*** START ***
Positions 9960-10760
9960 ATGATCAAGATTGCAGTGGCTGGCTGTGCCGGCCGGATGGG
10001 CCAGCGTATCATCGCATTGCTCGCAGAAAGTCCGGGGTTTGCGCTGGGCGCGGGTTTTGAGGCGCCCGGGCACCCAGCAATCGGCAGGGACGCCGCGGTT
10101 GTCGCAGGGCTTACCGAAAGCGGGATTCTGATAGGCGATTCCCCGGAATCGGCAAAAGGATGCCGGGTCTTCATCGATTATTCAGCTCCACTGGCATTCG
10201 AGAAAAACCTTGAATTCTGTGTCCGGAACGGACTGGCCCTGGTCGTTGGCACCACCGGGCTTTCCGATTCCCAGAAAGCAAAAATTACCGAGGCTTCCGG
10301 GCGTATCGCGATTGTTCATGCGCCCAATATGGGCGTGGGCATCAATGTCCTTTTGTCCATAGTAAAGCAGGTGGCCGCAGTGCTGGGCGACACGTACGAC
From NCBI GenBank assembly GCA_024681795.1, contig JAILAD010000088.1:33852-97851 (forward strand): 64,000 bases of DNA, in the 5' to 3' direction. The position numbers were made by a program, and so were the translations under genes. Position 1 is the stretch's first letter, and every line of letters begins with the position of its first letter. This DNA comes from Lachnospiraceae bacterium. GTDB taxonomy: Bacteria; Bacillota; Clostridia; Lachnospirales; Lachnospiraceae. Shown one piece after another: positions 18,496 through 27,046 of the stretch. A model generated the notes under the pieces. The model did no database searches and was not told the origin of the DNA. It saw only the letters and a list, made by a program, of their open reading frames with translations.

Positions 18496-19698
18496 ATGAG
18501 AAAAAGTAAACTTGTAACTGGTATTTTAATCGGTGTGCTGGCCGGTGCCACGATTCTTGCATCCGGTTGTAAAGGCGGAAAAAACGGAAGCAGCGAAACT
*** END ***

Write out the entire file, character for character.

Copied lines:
Positions 9960-10760
9960 ATGATCAAGATTGCAGTGGCTGGCTGTGCCGGCCGGATGGG
10001 CCAGCGTATCATCGCATTGCTCGCAGAAAGTCCGGGGTTTGCGCTGGGCGCGGGTTTTGAGGCGCCCGGGCACCCAGCAATCGGCAGGGACGCCGCGGTT
10101 GTCGCAGGGCTTACCGAAAGCGGGATTCTGATAGGCGATTCCCCGGAATCGGCAAAAGGATGCCGGGTCTTCATCGATTATTCAGCTCCACTGGCATTCG
10201 AGAAAAACCTTGAATTCTGTGTCCGGAACGGACTGGCCCTGGTCGTTGGCACCACCGGGCTTTCCGATTCCCAGAAAGCAAAAATTACCGAGGCTTCCGG
10301 GCGTATCGCGATTGTTCATGCGCCCAATATGGGCGTGGGCATCAATGTCCTTTTGTCCATAGTAAAGCAGGTGGCCGCAGTGCTGGGCGACACGTACGAC
From NCBI GenBank assembly GCA_024681795.1, contig JAILAD010000088.1:33852-97851 (forward strand): 64,000 bases of DNA, in the 5' to 3' direction. The position numbers were made by a program, and so were the translations under genes. Position 1 is the stretch's first letter, and every line of letters begins with the position of its first letter. This DNA comes from Lachnospiraceae bacterium. GTDB taxonomy: Bacteria; Bacillota; Clostridia; Lachnospirales; Lachnospiraceae. Shown one piece after another: positions 18,496 through 27,046 of the stretch. A model generated the notes under the pieces. The model did no database searches and was not told the origin of the DNA. It saw only the letters and a list, made by a program, of their open reading frames with translations.

Positions 18496-19698
18496 ATGAG
18501 AAAAAGTAAACTTGTAACTGGTATTTTAATCGGTGTGCTGGCCGGTGCCACGATTCTTGCATCCGGTTGTAAAGGCGGAAAAAACGGAAGCAGCGAAACT